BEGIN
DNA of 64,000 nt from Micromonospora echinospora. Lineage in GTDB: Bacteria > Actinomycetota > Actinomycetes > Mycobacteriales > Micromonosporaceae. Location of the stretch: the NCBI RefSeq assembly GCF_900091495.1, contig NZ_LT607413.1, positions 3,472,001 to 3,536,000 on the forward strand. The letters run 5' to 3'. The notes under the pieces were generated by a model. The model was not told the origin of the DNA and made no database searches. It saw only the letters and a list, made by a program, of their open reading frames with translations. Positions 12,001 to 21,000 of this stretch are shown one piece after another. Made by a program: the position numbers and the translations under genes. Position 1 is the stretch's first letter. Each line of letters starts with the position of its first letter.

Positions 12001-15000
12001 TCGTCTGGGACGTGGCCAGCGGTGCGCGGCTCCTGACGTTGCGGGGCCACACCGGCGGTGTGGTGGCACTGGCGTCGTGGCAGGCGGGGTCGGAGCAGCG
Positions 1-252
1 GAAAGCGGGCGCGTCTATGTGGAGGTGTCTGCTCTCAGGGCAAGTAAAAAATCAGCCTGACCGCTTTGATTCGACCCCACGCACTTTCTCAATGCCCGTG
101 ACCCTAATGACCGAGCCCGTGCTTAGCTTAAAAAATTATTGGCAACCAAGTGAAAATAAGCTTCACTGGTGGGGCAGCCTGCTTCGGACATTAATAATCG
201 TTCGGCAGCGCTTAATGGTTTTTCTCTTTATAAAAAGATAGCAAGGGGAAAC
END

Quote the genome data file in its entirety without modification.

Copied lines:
DNA of 64,000 nt from Micromonospora echinospora. Lineage in GTDB: Bacteria > Actinomycetota > Actinomycetes > Mycobacteriales > Micromonosporaceae. Location of the stretch: the NCBI RefSeq assembly GCF_900091495.1, contig NZ_LT607413.1, positions 3,472,001 to 3,536,000 on the forward strand. The letters run 5' to 3'. The notes under the pieces were generated by a model. The model was not told the origin of the DNA and made no database searches. It saw only the letters and a list, made by a program, of their open reading frames with translations. Positions 12,001 to 21,000 of this stretch are shown one piece after another. Made by a program: the position numbers and the translations under genes. Position 1 is the stretch's first letter. Each line of letters starts with the position of its first letter.

Positions 12001-15000
12001 TCGTCTGGGACGTGGCCAGCGGTGCGCGGCTCCTGACGTTGCGGGGCCACACCGGCGGTGTGGTGGCACTGGCGTCGTGGCAGGCGGGGTCGGAGCAGCG
Positions 1-252
1 GAAAGCGGGCGCGTCTATGTGGAGGTGTCTGCTCTCAGGGCAAGTAAAAAATCAGCCTGACCGCTTTGATTCGACCCCACGCACTTTCTCAATGCCCGTG
101 ACCCTAATGACCGAGCCCGTGCTTAGCTTAAAAAATTATTGGCAACCAAGTGAAAATAAGCTTCACTGGTGGGGCAGCCTGCTTCGGACATTAATAATCG
201 TTCGGCAGCGCTTAATGGTTTTTCTCTTTATAAAAAGATAGCAAGGGGAAAC